||07/19/09 12:43 AM
Blink-182 - Untitled
Blink-182 - Untitled
Record Label: Geffen Records
Release Date: November 18, 2003
"I've got no regret right now." No other words can help set the tone for Blink-182's Untitled record. Even before Blink-182 convened to record a new album in 2003, we saw a taste of what the album would be like in guitarist Tom Delonge's Box Car Racer project. Deeper songs with a harder-edged feel Blink was not known for at the time influenced their self-titled album. Blink spent ten months recording this album, more than any of their other records.
"Feeling This," the album's opening track, is one of the most infectious songs Blink-182 has ever created. Travis Barker, drummer, starts off the song in unconventional manner Blink-182 is not known for, but the subject matter of the song, sex, is typical for the band. Explained in the liner notes of the album, the verses of the song represent the passionate, lustful side, with the chorus representing the romantic side. At the end of the song, Delonge and bassist Mark Hoppus create vocal harmonies reminiscent of The Beach Boys' Pet Sounds. "Obvious" is a track that sounds like an ode to grunge combined with punk music. "I Miss You," one of the four singles from the album, shows the softer side of the band, but with creepiness that seeps throughout the song. "Violence," one of my personal favorites off the album, could be called a Blink-182 song but naked. Throughout the verses, percussion instruments, such as a shaker, and a bass line can only be heard in verses, while the chorus has one of the best lines on the record, personally speaking, "Like violence, you have me, forever and after." "Go," the shortest song on the record makes two demands of the listener: to start throwing shit and to turn up your CD or MP3 player. "Asthenia" is a track that represents a space rock with punk rock elements, with the use of a Leslie speaker.
"Always," a track heavily influenced by 1980's new wave/ pop bands and is the ultimate love song Blink wrote for the record. "I'm Lost Without You" is a track that may not represent the Blink-182 found in Enema of the State, but it shows a interesting look at what the band can do to a song, in a good way, and see where Blink's songs sound in like the future.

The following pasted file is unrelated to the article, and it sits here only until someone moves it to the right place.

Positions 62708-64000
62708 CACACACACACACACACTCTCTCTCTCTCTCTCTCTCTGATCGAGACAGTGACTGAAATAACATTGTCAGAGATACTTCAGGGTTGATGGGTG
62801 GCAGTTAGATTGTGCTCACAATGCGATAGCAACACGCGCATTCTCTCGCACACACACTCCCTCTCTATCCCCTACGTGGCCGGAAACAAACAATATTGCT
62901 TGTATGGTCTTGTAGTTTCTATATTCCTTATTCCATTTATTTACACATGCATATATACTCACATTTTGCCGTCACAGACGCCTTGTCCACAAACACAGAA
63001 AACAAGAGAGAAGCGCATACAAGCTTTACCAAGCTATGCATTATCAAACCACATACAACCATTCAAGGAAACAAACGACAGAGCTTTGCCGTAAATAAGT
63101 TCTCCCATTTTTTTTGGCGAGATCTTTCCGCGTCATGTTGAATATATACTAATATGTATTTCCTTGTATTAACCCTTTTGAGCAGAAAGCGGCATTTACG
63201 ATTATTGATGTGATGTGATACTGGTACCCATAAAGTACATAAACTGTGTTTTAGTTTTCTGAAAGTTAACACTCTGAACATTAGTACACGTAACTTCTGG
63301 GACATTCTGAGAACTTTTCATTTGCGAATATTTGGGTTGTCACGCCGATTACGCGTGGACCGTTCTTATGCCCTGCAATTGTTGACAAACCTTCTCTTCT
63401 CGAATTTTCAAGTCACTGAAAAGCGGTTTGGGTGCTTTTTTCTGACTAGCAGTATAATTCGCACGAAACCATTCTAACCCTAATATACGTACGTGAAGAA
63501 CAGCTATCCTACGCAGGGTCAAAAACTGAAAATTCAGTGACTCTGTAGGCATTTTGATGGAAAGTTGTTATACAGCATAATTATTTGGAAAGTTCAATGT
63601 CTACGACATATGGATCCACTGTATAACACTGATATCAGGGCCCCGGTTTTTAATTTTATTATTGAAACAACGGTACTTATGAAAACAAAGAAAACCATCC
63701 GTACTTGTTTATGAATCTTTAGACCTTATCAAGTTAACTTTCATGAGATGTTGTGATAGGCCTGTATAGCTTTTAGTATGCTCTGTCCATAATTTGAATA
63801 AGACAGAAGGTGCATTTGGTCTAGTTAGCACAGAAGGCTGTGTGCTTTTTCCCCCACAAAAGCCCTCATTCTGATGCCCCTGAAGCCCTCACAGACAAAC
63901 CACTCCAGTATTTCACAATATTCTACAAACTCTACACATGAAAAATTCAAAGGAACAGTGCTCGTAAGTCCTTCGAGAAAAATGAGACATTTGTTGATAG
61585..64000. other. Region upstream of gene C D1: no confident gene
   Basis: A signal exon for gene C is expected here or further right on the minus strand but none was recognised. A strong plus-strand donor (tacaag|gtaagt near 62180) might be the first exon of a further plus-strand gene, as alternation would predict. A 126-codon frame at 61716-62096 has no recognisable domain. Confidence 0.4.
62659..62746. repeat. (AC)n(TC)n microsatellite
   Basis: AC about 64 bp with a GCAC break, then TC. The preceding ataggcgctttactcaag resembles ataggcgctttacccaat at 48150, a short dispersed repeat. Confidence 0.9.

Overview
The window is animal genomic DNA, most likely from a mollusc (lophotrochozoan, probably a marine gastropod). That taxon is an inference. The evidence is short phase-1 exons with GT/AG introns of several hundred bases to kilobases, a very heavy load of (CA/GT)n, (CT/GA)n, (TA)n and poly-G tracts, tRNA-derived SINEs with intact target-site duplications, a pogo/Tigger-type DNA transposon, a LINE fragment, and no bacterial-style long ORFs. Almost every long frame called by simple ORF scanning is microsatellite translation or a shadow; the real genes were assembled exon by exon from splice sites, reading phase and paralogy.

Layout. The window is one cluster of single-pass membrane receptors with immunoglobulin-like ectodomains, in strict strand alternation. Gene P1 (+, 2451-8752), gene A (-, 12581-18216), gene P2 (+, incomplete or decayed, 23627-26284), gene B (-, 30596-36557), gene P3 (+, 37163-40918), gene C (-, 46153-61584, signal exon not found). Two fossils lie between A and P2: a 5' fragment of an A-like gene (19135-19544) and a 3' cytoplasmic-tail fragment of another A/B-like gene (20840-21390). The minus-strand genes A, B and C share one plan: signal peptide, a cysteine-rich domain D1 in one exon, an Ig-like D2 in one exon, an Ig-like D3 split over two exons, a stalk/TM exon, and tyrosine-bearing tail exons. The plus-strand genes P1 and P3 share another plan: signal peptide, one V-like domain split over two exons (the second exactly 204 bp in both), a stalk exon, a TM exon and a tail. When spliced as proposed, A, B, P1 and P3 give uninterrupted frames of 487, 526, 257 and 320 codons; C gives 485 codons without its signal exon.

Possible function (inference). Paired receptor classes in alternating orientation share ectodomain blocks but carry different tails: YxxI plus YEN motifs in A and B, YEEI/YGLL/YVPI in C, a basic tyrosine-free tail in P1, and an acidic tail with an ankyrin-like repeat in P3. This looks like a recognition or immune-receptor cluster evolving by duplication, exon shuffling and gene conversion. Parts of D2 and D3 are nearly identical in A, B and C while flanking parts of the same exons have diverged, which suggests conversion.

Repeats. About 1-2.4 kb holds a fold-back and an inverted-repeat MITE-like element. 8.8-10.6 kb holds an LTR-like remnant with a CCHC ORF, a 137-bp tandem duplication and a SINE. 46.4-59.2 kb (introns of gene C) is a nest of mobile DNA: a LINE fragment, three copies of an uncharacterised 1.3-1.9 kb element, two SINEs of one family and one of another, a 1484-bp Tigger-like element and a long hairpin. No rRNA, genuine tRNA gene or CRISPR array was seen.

In a more technical look at the album, the vocals on this album are the best of any Blink-182 album, which is best represented in the song "Feeling This." In a lyrical sense, anybody off the street can tell by listening to the record that it's their most personal record they have written so far. With producing duties by three-time Blink producer Jerry Finn, he adds sounds that are integral to a song, not by making them stand out, but by adding to the feel of the song. Like any other Blink record, the trio mesh well together like a legendary band, with Travis Barker hammering away at the drum kit like he was Animal from The Muppets.
Now, about six years after this album has been released and on the brink of their reunion tour, Blink-182 threw out the drawing board of what they think pop-punk is and added new elements Blink fans were not expecting, and in retrospect, threw critics off their feet with their new innovative pop-punk/alternative sound. An album like this is hard to follow up; Blink is expected to record a sixth album, but this album may be a point they can never reach again. Either way, it should considered one of the best albums created in the decade.